Ruling that federal agents erred in attaching a satellite tracking device to a vehicle without a search warrant, a federal appeals court has reversed the life sentence of man accused of running a major Washington drug ring.
The U.S. Court of Appeals for the District of Columbia Circuit on Friday found that the government’s use of GPS technology to track defendant Antoine Jones’ Jeep violated the Fourth Amendment.
Civil liberties groups that aided in the appeal of Mr. Jones, whose case involved the largest cocaine seizure in city history, called the ruling an important legal victory for privacy rights.
The three-judge ruling called the GPS information key to the federal prosecution of Mr. Jones, who owned Club Levels in Northeast Washington across the street from the Metropolitan Police Department’s Fifth District headquarters.
“The GPS data were essential to the government’s case,” the court ruled. “By combining them with Mr. Jones’s cell-phone records, the government was able to paint a picture of Mr. Jones’s movements that made credible the allegation that he was involved in drug trafficking.”
Stephen Leckar, one of the lawyers on the Jones appeal, said the ruling “recognizes the Fourth Amendment’s continued significance in promoting privacy in a high-tech age.”
“The decision simply tells law enforcement agents that they need a judge’s decision before trespassing on a person’s car and attaching a device that tracks and records him or her relentlessly over time and space.”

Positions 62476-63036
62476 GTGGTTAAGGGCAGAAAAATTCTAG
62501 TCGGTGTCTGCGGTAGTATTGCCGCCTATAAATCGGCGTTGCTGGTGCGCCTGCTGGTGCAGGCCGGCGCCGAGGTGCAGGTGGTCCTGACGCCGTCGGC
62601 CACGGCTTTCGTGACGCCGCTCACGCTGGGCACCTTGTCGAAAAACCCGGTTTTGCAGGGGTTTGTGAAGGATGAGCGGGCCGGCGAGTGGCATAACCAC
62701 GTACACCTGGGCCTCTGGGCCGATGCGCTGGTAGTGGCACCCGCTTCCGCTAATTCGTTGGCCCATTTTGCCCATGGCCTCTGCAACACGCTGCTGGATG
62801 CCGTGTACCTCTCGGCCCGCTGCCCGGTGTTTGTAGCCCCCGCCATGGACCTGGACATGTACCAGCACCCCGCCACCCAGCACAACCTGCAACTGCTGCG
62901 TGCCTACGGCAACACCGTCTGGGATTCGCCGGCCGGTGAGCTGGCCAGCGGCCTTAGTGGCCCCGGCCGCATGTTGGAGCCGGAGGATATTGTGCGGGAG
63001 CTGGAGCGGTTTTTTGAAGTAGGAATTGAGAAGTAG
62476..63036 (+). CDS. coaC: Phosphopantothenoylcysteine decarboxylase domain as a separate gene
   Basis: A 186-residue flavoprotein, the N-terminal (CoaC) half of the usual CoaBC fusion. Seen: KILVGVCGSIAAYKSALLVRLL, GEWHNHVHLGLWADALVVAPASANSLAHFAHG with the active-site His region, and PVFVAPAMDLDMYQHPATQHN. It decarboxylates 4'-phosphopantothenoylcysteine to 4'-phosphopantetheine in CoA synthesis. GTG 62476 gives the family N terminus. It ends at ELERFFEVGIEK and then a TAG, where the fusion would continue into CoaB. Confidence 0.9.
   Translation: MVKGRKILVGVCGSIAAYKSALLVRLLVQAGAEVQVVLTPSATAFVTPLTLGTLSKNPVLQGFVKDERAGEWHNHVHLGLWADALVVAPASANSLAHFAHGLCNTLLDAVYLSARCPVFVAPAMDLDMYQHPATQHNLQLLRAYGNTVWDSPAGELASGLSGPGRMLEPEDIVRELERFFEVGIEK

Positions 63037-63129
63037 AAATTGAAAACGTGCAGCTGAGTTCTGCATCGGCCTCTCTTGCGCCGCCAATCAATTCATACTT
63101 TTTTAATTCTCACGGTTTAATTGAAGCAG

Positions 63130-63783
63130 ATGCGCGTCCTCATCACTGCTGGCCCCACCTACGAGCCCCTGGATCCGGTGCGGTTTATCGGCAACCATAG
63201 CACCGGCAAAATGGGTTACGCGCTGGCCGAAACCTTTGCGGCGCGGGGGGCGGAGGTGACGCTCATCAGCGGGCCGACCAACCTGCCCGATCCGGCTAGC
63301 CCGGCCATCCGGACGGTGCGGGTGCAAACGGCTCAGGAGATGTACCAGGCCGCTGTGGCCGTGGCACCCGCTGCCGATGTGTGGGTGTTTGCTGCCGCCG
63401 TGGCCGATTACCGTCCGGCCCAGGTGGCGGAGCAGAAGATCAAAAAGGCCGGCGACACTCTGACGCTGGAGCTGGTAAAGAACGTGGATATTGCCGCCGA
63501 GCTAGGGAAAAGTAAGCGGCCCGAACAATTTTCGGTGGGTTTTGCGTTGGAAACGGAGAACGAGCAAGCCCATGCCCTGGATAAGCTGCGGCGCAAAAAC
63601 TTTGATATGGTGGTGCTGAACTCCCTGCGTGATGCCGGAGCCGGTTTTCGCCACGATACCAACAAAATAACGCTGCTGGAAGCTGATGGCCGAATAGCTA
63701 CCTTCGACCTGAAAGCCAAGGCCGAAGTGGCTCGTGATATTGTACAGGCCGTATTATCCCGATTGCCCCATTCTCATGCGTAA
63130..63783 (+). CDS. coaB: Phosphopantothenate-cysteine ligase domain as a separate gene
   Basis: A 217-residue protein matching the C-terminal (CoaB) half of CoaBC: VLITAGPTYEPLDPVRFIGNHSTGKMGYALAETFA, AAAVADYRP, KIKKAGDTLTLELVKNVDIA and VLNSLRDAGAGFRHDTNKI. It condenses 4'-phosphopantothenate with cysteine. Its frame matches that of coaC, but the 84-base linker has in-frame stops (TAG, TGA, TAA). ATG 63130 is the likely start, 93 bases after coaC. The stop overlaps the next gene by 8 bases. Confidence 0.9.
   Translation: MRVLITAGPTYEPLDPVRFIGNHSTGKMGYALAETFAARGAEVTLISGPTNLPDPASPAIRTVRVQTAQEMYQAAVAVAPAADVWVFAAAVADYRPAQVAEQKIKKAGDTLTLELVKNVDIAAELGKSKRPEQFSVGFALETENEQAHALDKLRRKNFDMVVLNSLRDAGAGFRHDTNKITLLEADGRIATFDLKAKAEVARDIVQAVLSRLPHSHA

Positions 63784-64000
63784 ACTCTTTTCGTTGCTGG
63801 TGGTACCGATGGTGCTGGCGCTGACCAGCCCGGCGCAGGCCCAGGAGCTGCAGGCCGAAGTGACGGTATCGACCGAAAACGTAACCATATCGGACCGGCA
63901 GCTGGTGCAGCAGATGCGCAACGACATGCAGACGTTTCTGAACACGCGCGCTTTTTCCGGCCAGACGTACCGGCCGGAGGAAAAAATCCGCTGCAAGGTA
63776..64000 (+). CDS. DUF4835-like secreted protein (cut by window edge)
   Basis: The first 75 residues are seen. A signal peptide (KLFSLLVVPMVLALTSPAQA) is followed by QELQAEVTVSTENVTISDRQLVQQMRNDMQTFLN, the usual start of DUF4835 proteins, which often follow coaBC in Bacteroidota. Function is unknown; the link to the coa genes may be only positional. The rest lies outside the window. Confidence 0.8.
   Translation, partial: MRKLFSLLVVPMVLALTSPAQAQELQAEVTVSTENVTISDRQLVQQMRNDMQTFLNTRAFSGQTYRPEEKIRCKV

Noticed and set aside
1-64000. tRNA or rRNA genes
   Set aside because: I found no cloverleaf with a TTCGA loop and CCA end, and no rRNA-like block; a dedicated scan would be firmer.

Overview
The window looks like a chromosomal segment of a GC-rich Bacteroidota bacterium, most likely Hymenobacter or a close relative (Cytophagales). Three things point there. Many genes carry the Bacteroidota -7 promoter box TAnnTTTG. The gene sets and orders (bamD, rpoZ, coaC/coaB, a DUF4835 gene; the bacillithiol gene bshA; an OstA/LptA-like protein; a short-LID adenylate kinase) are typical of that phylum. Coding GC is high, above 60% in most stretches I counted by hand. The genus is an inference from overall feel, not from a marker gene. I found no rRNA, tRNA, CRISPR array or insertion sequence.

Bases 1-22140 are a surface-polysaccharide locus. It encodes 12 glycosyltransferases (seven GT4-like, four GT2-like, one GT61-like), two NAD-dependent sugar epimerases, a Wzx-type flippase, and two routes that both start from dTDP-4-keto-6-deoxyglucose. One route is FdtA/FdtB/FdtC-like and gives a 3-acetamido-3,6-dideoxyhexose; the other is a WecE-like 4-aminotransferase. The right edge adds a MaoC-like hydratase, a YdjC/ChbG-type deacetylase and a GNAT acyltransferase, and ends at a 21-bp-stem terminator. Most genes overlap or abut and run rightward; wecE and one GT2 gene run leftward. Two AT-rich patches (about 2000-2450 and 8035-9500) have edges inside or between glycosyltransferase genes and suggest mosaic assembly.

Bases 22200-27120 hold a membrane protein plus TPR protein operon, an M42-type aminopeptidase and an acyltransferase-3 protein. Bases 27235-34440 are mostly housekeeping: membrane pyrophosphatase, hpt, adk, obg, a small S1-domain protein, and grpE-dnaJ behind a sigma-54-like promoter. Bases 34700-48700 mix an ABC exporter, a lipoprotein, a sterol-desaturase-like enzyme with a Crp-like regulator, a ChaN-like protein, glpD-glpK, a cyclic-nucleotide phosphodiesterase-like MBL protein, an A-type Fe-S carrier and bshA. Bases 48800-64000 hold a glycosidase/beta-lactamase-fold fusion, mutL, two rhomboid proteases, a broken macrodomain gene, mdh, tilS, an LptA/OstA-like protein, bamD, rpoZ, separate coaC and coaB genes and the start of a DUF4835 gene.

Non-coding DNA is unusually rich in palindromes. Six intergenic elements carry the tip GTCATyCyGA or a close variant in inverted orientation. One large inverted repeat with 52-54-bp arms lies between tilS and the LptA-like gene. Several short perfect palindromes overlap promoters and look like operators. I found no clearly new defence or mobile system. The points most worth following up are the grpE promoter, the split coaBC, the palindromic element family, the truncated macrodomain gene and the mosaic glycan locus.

The decision was also hailed by outside groups that aided in the appeal.
“Today’s decision brings the Fourth Amendment into the 21st century,” Arthur Spitzer, legal director of the American Civil Liberties Union of the National Capital Area, said in a statement announcing the decision.
Jennifer Granick, civil liberties director at the Electronic Frontier Foundation, which also worked on the case, said she hoped other courts grappling with the same issue would follow the decision.
“The court correctly recognized the important differences between limited surveillance of public activities possible through visual surveillance … and the sort of extended, invasive, pervasive, always-on tracking that GPS devices allow,” she said.
Government lawyers had argued Mr. Jones’ movements were public anyway, because police could have followed him everywhere he went on public roads, but the court rejected that argument.
Bill Miller, a spokesman for the U.S. Attorney’s Office in Washington, said prosecutors were “studying the ruling” Friday. He declined to comment further on whether they would appeal the decision.
The case was investigated by the Metropolitan Police Department and FBI joint Safe Streets Task Force.
Prosecutors said Mr. Jones ran a drug ring that involved at least nine other defendants that spanned from 2003 to 2005 involving hundreds of kilograms of cocaine shipped from Mexico. Executing search warrants in 2005, authorities said they seized 97 kilograms of cocaine from various locations in the District and Maryland — the largest cocaine seizure in area history, officials said. A kilogram is 2.2 pounds.
But Mr. Jones’ attorney at trial argued that the case was based on the government’s interpretations of what it called coded telephone calls and the use of informants with motives to testify for the government and against Mr. Jones.
“I am very happy for Mr. Jones and his family,” the trial attorney, A. Eduardo Balarezo, said Friday in reaction to the appeals court decision. “We always felt that this issue was very important, but that it was not fully considered at trial.”